My passion with Korean started with the Korean movies. For several years I watched unbreakably almost all Korean series and Korean channels from cable tv. Then, I commenced to try some Korean food, and have found several Korean restaurants in Jakarta that became my family's favorite to dine for the weekend. Later on, I have tried Korean's dishes at home, and believe it or not, my family and I love it so much.

Tuesday, February 26, 2008


The radishes used in this kimchee are common in Korea; small with a pinned-in waist and long, fluttery stems and leaves, thus the description of ponytail. Normal radishes can be substituted.

7 radishes (about 3.5kg)
230 g coarse sea salt
5 liters water
6-8 scallions, trimmed and left whole
10 cured green, hot chilies
½ cup thinly sliced garlic
1/3 cup thinly sliced fresh ginger
1 ½ quantities rice porridge

1. Choose
radishes with long stems and leaves. Clean well.
2. To make a brine, dissolve 140 g salt in 3.75 liters water. Soak the radishes and scallions in the brine for 6-8 hour. Drain, rinse in cold water, and drain again thoroughly.
3. Fold the wilted radish stems around each radish back and forth lengthwise. Bury 1 or 2 cured chilies in the wrapping. Take one wilted scallion, wrap it around each radish waist and tie it neatly (you can include the chilies now if the radishes came without their greens).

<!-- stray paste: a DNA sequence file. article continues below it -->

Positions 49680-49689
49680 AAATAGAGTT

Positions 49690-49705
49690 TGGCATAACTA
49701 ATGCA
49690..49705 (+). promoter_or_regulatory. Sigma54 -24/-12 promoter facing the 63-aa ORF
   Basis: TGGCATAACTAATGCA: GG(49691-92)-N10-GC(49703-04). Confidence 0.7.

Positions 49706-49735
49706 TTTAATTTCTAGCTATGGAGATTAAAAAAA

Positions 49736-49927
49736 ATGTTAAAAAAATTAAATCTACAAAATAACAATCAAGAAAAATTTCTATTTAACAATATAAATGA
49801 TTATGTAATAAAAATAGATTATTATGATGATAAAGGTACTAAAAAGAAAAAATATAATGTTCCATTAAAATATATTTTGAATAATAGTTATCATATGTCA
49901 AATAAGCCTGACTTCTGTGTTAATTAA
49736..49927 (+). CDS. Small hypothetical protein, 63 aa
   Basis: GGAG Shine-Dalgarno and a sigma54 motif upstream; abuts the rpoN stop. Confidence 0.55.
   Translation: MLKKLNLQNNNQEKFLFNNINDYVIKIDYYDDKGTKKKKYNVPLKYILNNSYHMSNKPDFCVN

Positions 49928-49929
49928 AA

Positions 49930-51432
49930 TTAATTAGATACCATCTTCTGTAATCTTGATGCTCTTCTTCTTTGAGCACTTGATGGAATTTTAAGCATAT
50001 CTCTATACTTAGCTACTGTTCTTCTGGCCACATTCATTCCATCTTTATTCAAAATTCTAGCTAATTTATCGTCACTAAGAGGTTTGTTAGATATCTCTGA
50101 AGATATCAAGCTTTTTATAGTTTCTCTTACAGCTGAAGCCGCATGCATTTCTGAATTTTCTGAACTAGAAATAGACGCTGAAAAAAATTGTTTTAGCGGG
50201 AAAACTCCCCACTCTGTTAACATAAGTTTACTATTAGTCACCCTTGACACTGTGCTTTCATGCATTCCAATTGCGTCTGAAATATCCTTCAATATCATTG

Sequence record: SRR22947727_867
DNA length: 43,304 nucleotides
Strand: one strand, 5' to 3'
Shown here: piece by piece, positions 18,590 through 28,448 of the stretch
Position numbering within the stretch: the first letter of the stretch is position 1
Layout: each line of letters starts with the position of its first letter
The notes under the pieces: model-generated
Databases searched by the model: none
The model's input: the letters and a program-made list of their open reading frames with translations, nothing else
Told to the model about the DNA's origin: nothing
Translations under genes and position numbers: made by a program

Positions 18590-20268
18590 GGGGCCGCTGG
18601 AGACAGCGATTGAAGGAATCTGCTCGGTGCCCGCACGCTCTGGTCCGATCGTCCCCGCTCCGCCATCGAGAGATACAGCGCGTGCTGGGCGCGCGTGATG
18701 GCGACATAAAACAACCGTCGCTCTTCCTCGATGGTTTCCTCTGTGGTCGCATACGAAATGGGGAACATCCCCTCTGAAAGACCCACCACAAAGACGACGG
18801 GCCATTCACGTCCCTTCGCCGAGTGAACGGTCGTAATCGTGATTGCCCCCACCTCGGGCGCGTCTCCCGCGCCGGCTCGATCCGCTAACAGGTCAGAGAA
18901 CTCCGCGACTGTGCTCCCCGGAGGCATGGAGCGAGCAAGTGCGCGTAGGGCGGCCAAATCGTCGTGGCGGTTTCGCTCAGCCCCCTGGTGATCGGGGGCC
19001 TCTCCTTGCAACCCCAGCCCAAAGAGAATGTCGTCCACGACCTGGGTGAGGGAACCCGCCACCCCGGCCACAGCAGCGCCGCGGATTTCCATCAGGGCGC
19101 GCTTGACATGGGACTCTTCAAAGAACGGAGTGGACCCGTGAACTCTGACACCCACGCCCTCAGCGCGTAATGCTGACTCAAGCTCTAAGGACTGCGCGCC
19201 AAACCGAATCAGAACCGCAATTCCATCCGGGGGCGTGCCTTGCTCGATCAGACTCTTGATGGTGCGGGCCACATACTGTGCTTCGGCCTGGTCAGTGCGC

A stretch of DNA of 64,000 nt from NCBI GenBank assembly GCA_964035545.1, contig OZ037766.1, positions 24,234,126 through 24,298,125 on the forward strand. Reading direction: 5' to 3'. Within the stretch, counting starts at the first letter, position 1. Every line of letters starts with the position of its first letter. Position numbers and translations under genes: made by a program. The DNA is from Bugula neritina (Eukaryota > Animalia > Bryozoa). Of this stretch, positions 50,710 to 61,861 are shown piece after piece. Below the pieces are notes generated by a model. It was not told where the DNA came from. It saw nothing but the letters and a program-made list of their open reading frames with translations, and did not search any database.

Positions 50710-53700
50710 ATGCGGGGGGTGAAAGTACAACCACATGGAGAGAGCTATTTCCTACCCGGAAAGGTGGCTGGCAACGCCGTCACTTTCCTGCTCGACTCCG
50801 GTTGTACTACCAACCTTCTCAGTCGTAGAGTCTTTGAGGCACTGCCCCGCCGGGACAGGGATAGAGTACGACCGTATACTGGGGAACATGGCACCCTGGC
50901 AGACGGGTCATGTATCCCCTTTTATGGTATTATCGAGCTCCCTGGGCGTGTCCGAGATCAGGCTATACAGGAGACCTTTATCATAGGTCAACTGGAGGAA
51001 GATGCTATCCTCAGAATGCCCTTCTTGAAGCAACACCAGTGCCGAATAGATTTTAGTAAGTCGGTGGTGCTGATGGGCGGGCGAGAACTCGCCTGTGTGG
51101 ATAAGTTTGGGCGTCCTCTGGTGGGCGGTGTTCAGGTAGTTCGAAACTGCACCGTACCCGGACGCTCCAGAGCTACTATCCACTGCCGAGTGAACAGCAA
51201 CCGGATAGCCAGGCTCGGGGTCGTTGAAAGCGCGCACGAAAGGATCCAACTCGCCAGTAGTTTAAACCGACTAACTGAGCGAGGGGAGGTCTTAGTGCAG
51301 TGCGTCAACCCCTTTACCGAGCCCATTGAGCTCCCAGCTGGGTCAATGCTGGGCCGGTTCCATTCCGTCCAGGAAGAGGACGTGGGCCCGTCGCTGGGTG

4. Pile all the radishes into a container and place the garlic and ginger on top of the radish. Mix the rice porridge, the remaining 60 g salt, and 1.25 liters water, and pour over to cover the radish. Cover, and keep in a cool spot for 1-2 weeks to mature.
5. To serve, slice the radish lengthwise into 4. The stems, leaves and scallions are cut separately the same length as the radish sections. Serve with the pickling liquid.

The cured green chili is also serves as condiment. Rinse the chili after it has been cured and soak it in a sweet-sour vinegar. Or season the cured chili with a spiced anchovy sauce or serve with red pepper past (kochújang) or bean paste (toenjang).


Bamboo shoots are grown mainly in the central and southern parts of Korea, and the shoots are highly prized. If you cannot find the fresh shoots in your Asian grocer, use the canned variety, but drain and boil them for 10 minutes in water to remove any metallic flavor. Serve this mellow pickle as a side dish.

2.5 kg fresh young tender bamboo shoots, peeled
140 g coarse sea salt
2.5 liters water
1 kg light soy sauce

1. Blanch the whole, peeled, trimmed bamboo shoots in boiling water for 1 minute. Drain. Place them neatly in a dry container.
2. To prepare a colorless pickle, dissolve the salt in the water and bring to a boil. Pour it over the shoots. Cover and weight down with a plate. (Bamboo shoots prepared in this manner are used as one of the ingredients in preparing other dishes.
3. To prepare a colored pickle, bring the soy sauce to a boil and pour it over the shoots. Cover and weight down with a plate and allow to ferment for 4-6 weeks.